Once upon a time Blake Carringer was a three-star offensive lineman recruit from Tennessee with offers from some of the most accomplished programs in the nation. Except Blake Carringer was different than most of the other big time high school recruiting prospects. Why?

Because he didn’t exist.

Yes, another day another story from the weird and wild realm of college football recruiting.

An Instagram account called Elite College Football claimed that a group of students had brought Carringer out of the same fictional world of Lennay Kekua. Carringer did not play football; he did not receive an offer from Nick Saban at Alabama; he was not a real person.

In spite of that small setback, though, he was still somehow ranked by recruiting services Rivals and 24/7 Sports as a three-star prospect.


You can even see here that another account posted a screenshot of Carringer’s page on the 24/7 site with supposed offers from Alabama and Florida. Carringer initially received a three-star rating from Rivals, which is one of the recruiting services that 24/7 uses for its composite ratings.


After the catfishing scheme was made known publicly, 24/7 CEO Shannon Terry publicly called out Rivals for declaring the initial ranking and said that the company would change how they would do their composite rankings. The company will only issue composite rankings for recruits that are also included in 24/7’s own rankings.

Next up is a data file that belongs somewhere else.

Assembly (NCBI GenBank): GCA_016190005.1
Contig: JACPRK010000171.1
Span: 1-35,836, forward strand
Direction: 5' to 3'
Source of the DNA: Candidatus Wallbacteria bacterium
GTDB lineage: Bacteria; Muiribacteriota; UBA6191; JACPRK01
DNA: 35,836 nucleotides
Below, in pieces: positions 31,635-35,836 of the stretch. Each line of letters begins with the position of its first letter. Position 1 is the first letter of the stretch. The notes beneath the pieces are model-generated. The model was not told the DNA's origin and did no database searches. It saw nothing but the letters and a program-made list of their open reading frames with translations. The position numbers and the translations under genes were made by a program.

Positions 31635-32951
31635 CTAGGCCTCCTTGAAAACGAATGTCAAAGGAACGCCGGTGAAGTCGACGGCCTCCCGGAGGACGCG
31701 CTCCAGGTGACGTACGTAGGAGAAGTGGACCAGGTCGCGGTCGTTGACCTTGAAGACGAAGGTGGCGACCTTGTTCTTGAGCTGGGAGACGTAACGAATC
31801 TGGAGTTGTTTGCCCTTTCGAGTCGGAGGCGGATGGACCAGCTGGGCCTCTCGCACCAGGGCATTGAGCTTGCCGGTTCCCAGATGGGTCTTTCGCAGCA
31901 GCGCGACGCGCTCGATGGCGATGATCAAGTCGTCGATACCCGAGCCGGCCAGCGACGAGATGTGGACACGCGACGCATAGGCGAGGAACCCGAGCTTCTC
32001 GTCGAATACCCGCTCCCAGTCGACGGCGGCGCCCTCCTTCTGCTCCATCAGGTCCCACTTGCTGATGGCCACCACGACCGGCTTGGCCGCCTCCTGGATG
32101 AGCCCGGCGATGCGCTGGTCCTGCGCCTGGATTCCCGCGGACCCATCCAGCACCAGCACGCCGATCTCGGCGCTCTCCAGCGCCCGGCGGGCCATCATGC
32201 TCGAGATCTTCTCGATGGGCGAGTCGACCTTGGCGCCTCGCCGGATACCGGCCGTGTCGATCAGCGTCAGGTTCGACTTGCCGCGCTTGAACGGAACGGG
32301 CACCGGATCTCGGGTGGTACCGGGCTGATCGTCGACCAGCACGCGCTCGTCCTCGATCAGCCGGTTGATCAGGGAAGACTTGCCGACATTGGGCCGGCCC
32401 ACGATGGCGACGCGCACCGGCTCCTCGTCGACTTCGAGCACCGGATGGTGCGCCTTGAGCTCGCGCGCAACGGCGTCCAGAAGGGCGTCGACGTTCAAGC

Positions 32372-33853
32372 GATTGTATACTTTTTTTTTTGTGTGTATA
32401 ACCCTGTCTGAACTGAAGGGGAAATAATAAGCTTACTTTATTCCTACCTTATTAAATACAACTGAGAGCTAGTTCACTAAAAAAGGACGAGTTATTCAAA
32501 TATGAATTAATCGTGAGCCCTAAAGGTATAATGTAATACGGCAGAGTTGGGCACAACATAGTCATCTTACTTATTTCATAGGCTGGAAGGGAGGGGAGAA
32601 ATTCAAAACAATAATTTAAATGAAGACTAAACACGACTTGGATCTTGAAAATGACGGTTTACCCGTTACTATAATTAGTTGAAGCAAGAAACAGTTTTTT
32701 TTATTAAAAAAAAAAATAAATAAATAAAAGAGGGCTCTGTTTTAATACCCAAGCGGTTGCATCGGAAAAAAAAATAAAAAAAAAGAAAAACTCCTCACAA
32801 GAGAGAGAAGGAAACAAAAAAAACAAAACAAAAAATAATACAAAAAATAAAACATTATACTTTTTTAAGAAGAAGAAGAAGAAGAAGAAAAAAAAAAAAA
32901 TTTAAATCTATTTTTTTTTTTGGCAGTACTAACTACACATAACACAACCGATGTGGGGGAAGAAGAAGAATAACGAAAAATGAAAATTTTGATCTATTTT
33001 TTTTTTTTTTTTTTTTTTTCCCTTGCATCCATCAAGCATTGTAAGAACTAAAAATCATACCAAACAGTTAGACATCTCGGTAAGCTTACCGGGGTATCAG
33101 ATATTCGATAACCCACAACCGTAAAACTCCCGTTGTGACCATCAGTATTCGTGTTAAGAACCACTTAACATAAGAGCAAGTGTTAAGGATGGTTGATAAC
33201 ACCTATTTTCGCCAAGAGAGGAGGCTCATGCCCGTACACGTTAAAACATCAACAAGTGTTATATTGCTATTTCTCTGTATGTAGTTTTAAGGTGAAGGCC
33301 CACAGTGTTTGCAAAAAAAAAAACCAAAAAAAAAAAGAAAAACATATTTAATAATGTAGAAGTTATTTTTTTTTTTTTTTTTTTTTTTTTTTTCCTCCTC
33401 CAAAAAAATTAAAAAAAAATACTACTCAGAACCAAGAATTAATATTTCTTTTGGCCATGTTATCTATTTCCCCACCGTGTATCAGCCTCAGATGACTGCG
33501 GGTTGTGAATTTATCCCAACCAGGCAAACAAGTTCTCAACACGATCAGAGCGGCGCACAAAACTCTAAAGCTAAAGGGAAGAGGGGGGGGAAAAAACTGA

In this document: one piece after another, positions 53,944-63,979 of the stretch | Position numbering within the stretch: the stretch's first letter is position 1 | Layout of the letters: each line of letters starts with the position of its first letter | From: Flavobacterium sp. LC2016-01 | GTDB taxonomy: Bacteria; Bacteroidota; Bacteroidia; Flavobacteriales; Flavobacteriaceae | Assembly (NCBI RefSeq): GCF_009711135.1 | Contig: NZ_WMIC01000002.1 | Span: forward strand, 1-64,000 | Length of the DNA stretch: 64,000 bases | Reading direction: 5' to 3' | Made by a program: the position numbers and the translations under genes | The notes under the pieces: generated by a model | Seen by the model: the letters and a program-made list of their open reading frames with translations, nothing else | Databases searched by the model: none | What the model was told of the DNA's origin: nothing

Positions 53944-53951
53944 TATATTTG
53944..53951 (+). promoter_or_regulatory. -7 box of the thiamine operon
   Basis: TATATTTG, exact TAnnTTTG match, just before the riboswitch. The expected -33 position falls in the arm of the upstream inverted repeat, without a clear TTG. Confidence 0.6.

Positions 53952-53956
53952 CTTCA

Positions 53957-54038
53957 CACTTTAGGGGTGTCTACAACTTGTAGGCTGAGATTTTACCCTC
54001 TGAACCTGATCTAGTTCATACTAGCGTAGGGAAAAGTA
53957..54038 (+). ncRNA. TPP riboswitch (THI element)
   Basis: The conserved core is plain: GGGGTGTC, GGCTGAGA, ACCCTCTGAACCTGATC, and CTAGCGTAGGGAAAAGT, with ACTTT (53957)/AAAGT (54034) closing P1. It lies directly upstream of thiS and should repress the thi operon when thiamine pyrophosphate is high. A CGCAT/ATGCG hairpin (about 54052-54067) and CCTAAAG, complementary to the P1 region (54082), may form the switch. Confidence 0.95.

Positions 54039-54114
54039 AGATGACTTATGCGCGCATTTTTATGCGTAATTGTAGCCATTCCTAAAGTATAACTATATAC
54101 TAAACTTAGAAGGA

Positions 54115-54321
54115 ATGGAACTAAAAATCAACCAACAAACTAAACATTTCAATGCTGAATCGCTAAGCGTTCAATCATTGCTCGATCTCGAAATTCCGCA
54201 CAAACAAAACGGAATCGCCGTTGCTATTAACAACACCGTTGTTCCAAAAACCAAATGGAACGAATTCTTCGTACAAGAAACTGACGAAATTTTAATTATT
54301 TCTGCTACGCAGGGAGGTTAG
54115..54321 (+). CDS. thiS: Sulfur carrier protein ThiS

It wasn’t just these national recruiting services that got hoodwinked, though. SB Nation found other instances of Carringer gaining traction on social media, even having his fake Twitter handle listed by a local paper for their area recruits to watch in Tennessee.The Carringer Twitter account must have been convincing, as it actually used a picture of an Arizona State offensive lineman, Corey Stephens.

To be honest, it’s amazing that this doesn’t happen more often. It seems practically impossible for these national recruiting sites to properly scout, vet, and rank thousands and thousands of prospects from coast to coast. It’s not really a shock that a made-up recruit would slip through the cracks, especially if they looked the part on social media. Some have even gotten further than a recruiting ranking in the past – remember Kevin Hart, who faked a hat ceremony declaring his commitment to Cal even though they had never recruited him?

As short lived as it was, at least Blake Carringer will always be able to have a claim to fame that he was a more highly touted high school recruit than J.J. Watt.